Achieving Greatness Without Falling Apart

basketball hoop in basketball court


Caitlin Clark is a star, transforming and elevating the game of women’s basketball in a way that we’ve yet to see. At the heart of her story is the pursuit of greatness, striving for the outer bounds of her potential. How do we channel the passion, drive, and borderline obsession that the greats often possess, without letting it consume us? That’s the topic of this week’s FAREWELL podcast discussion (​Apple​/​Spotify​), and it’s at the core of what we wrestle with everyday here at The Growth Equation.

From Tiger Woods to Tony Hawk to Serena Williams to Kobe Bryant, the best of the best have a fierce inner competitiveness. A fire that sometimes comes across as maniacal obsession, or drive bordering on anger. How it manifests itself may be different. Bryant set an incredibly high standard, with a work-ethic that rivaled few. Hawk has his endless practices, an ability to do the same thing over and over again, until he gets it right. Williams possessed the ability to flip the switch, to change a match in an instant by channeling her forcefulness into the racket.

There’s no doubt Clark posses the same thing. You can see it in her play: it’s an ability to change a game, a competitiveness that borders on all consuming. But the same drive that propels us forward can also get in the way. It can become too much, transforming from controlled motivation to something a bit more radical. Sometimes you can see it seep out in Clark’s games. The gestures, hand waving, frustration over a call or ill fated pass. Or as Wright Thompson ​documented in a recent piece​, Clark’s “teammates meanwhile discovered her talent came with impatience and temper. She blew up at practice. A lot of throwing her hands up in the air, stomping off the court.”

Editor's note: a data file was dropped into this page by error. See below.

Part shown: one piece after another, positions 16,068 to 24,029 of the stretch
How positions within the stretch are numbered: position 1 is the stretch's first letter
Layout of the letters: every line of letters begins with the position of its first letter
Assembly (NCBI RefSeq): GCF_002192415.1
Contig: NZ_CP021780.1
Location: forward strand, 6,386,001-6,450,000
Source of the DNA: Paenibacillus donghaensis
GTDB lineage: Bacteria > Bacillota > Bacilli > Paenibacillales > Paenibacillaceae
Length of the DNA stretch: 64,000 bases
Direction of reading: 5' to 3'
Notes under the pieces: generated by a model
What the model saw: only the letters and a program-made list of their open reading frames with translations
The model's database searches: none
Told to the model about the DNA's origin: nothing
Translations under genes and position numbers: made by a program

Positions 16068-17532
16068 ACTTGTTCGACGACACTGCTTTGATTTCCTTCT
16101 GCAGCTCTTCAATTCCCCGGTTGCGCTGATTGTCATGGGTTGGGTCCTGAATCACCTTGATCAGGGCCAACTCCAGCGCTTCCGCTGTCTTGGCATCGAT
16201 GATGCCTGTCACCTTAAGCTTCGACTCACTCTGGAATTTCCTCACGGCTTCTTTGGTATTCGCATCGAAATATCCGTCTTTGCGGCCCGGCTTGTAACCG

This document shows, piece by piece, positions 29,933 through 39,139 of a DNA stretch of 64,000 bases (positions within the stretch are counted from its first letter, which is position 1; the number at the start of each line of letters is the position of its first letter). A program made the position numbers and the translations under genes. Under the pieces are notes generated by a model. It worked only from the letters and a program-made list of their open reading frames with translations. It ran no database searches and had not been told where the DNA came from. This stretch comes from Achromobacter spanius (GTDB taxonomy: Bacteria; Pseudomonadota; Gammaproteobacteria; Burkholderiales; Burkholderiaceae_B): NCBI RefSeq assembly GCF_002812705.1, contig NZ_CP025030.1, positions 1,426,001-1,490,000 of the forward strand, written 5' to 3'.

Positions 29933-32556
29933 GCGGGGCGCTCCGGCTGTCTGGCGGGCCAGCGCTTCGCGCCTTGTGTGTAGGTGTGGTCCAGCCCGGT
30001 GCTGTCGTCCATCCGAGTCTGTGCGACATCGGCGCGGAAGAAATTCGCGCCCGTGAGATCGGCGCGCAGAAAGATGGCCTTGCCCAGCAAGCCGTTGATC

When it comes to performance psychology, we like our lessons simple. There’s good and bad motivation, competition from either joy or anger, productive passion or destructive passion. But reality can be a lot messier.

Elite performers are great at harnessing the forces that make them good, without letting it blow themselves up.

We’re used to thinking of competitiveness as either you got it or you don’t. But ​research​ by Gabor Orosz paints a different picture. It depends where that competitiveness comes from. Hyper-competitiveness is when get caught up trying to maintain our sense of self through winning. We seek validation through the external. On the other hand, self-developmental competitiveness occurs when the internal matters more than the external. It’s about growing through competing, discovering who we are, what we’re capable of, and how to improve. It’s the popular adage of being addicted to the process.

The greats live on both sides of the spectrum, to different degrees. They aren’t zen monks who can let go of the external, the drive to show others what they can do, to validate their game. Just look at Michael Jordan, who used perceived slights form others to fuel his drive. But, and this is a big but, if they swing too far towards the hyper-competitive without balancing themselves out, disaster often awaits.